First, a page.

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Is it time to call in the experts?

Craig Sandison – Associate Director, Driver Trett Dubai outlines the process of expert determination, its benefits and the increasing attraction for using this method in the United Arab Emirates.

The use of alternative forms of dispute resolution (ADR) is becoming an increasingly attractive option in the United Arab Emirates (UAE) due to cost of formal dispute resolution processes, such as arbitration and litigation.

One method of ADR available is that of expert determination, but does this option provide a suitable means of resolving a dispute? And, why should parties consider this against the other alternative resolution methods? In answering these questions, the process needs to be explained and examined, with consideration of the relative merits and de-merits of appointing an expert to determine the dispute.

What is expert determination?

Expert determination can be defined as the process of dispute determination by an individual, independent third-party, who possess particular expertise relative to the dispute.

What are the benefits of expert determination?

There are numerous benefits associated with opting for expert determination, these can be summarised briefly as follows:

  • Privacy and confidentiality – The only parties that will be privy to the process and the decision of the expert are those that are involved with the dispute, and naturally the expert determiner.
  • Freedom to choose – The parties have flexibility in their ability to freely select the appropriate expert and also choose the rules, proceedings, and the effect of the expert’s determination.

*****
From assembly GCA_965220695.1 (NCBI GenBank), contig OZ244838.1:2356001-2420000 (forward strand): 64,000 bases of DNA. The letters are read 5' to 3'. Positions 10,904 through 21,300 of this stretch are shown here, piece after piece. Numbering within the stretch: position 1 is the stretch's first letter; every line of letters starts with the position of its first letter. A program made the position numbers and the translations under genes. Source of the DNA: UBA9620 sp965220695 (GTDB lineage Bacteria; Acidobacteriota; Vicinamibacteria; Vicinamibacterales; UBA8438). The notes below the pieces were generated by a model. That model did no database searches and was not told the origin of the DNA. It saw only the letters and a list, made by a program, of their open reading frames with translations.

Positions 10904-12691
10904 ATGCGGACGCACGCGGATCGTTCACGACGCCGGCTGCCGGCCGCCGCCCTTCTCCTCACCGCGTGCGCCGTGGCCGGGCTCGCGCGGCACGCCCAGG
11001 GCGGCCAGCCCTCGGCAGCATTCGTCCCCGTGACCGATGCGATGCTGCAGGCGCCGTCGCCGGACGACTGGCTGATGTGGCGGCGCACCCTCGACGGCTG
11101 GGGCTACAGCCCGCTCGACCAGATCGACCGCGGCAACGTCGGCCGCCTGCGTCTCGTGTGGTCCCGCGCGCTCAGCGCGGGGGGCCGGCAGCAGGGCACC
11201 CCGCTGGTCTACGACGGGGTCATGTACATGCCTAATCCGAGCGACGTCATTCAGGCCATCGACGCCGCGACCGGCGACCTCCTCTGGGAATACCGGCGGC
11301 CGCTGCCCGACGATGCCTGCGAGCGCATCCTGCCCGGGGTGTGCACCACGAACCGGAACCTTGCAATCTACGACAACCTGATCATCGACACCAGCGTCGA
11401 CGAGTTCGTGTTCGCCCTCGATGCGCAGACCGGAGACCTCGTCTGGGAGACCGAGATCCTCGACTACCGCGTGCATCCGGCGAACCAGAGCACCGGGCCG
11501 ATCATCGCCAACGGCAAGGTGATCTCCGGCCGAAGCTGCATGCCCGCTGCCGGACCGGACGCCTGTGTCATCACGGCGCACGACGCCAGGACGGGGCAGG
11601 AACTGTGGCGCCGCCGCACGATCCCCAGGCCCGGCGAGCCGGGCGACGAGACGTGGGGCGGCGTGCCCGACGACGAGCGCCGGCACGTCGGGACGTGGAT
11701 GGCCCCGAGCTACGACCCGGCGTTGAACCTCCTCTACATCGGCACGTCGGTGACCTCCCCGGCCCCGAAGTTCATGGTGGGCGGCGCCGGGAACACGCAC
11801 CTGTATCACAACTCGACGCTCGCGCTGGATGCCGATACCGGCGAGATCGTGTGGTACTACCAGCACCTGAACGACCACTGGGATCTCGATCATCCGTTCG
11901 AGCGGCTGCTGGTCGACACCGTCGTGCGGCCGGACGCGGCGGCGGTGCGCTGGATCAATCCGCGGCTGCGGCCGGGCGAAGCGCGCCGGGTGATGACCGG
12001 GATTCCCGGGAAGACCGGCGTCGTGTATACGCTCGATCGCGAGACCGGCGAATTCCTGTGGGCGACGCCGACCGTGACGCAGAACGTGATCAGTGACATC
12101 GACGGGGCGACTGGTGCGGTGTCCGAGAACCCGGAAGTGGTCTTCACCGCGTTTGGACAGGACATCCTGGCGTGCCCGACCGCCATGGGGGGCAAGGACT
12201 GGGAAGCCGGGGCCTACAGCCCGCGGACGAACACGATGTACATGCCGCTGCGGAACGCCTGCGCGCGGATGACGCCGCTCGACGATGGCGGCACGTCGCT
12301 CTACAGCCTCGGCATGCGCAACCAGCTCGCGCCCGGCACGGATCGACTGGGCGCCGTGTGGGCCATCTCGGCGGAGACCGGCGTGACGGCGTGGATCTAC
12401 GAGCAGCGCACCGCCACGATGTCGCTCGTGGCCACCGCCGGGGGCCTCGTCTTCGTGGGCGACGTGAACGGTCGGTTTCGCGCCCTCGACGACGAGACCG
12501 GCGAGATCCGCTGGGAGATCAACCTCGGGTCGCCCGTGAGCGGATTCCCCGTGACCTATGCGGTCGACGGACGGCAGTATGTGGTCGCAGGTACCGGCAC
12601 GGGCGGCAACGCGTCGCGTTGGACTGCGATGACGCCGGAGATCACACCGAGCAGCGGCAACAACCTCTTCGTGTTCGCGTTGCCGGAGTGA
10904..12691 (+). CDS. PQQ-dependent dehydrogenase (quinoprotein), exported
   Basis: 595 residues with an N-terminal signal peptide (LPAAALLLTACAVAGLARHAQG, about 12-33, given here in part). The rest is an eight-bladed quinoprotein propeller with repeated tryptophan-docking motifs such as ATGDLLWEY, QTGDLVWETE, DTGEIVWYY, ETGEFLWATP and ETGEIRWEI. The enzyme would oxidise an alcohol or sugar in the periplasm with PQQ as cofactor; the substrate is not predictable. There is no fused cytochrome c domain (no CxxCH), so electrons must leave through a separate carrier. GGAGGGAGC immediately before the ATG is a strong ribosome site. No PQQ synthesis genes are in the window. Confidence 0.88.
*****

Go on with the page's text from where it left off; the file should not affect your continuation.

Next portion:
• Impartiality – The expert should possess a duty to act independently and fairly throughout the whole process.
  • Speed – A dispute may be resolved quickly, although the nature of the dispute will have significant impact on this factor.
  • Lower cost – The less formal nature of expert determination should result in a more cost-effective resolution process.
  • Technical expertise – The appointed expert determiner will be likely to have greater expertise on the subject than an arbitrator or court judge.

Expert determination is suited to disputes and matters which concern detailed technical issues, and sometimes where the parties require a swift and quick resolution on a disputed matter.

However, it must be remembered that expert determination is not always suitable, as:

  • The procedure lacks formality.
  • It is not subject to rules of evidence.
  • There is an absence of cross-examination.

Using Expert Determination Clauses and Agreements

The parties may choose to insert a clause within the contract conditions as a dispute resolution clause. If such clause does not exist, the parties have the option to form an ad-hoc agreement for expert determination, once the dispute arises.

Institutions, such as the Academy of Experts or the Chartered Institute of Arbitrators, are able to provide model clauses for expert determination.

In the drafting of an expert determination clause, the following matters are recommended for inclusion:

  • Procedures for referral to expert determination.
  • Procedures for appointment of an expert determiner and, if required, replacement of the expert.
  • Procedures for disclosure of conflict or any other matter that may affect impartiality of the expert.
  • Requirements for confidentiality.
  • Roles and powers of the expert.
  • Obligations of the disputing parties in connection with the procedure.
  • Requirements for meetings.
  • Requirements for the determination of the expert, such as the decision to be in writing and shall be final and binding.
  • Parties liability for costs.
  • Procedure for referring or disputing the determination.

NB: In some jurisdictions, such as the UK, such a clause will need to account for local statutory arrangements such as adjudication to ensure validity.